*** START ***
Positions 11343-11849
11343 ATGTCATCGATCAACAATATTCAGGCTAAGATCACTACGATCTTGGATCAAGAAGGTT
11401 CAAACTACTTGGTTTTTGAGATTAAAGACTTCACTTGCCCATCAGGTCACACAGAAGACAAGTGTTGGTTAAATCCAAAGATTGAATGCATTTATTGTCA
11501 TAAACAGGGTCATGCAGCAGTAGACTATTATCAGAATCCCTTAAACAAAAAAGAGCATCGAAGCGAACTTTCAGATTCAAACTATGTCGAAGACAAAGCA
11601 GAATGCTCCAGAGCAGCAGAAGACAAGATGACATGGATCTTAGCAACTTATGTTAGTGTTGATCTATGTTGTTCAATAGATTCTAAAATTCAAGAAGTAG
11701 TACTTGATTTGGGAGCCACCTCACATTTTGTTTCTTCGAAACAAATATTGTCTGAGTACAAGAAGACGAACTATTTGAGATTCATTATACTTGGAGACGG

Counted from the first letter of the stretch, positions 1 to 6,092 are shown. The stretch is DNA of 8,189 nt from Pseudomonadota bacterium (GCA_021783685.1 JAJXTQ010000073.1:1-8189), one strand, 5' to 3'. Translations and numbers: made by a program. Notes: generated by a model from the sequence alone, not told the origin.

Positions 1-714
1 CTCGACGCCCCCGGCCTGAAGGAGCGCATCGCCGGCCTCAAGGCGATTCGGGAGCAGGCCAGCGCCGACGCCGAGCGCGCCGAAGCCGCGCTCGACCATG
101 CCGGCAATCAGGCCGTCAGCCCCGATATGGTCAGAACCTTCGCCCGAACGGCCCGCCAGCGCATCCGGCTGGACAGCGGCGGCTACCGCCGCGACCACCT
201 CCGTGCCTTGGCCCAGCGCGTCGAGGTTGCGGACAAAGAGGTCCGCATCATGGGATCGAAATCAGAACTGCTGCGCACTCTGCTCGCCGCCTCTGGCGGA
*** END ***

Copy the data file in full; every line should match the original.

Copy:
Positions 11343-11849
11343 ATGTCATCGATCAACAATATTCAGGCTAAGATCACTACGATCTTGGATCAAGAAGGTT
11401 CAAACTACTTGGTTTTTGAGATTAAAGACTTCACTTGCCCATCAGGTCACACAGAAGACAAGTGTTGGTTAAATCCAAAGATTGAATGCATTTATTGTCA
11501 TAAACAGGGTCATGCAGCAGTAGACTATTATCAGAATCCCTTAAACAAAAAAGAGCATCGAAGCGAACTTTCAGATTCAAACTATGTCGAAGACAAAGCA
11601 GAATGCTCCAGAGCAGCAGAAGACAAGATGACATGGATCTTAGCAACTTATGTTAGTGTTGATCTATGTTGTTCAATAGATTCTAAAATTCAAGAAGTAG
11701 TACTTGATTTGGGAGCCACCTCACATTTTGTTTCTTCGAAACAAATATTGTCTGAGTACAAGAAGACGAACTATTTGAGATTCATTATACTTGGAGACGG

Counted from the first letter of the stretch, positions 1 to 6,092 are shown. The stretch is DNA of 8,189 nt from Pseudomonadota bacterium (GCA_021783685.1 JAJXTQ010000073.1:1-8189), one strand, 5' to 3'. Translations and numbers: made by a program. Notes: generated by a model from the sequence alone, not told the origin.

Positions 1-714
1 CTCGACGCCCCCGGCCTGAAGGAGCGCATCGCCGGCCTCAAGGCGATTCGGGAGCAGGCCAGCGCCGACGCCGAGCGCGCCGAAGCCGCGCTCGACCATG
101 CCGGCAATCAGGCCGTCAGCCCCGATATGGTCAGAACCTTCGCCCGAACGGCCCGCCAGCGCATCCGGCTGGACAGCGGCGGCTACCGCCGCGACCACCT
201 CCGTGCCTTGGCCCAGCGCGTCGAGGTTGCGGACAAAGAGGTCCGCATCATGGGATCGAAATCAGAACTGCTGCGCACTCTGCTCGCCGCCTCTGGCGGA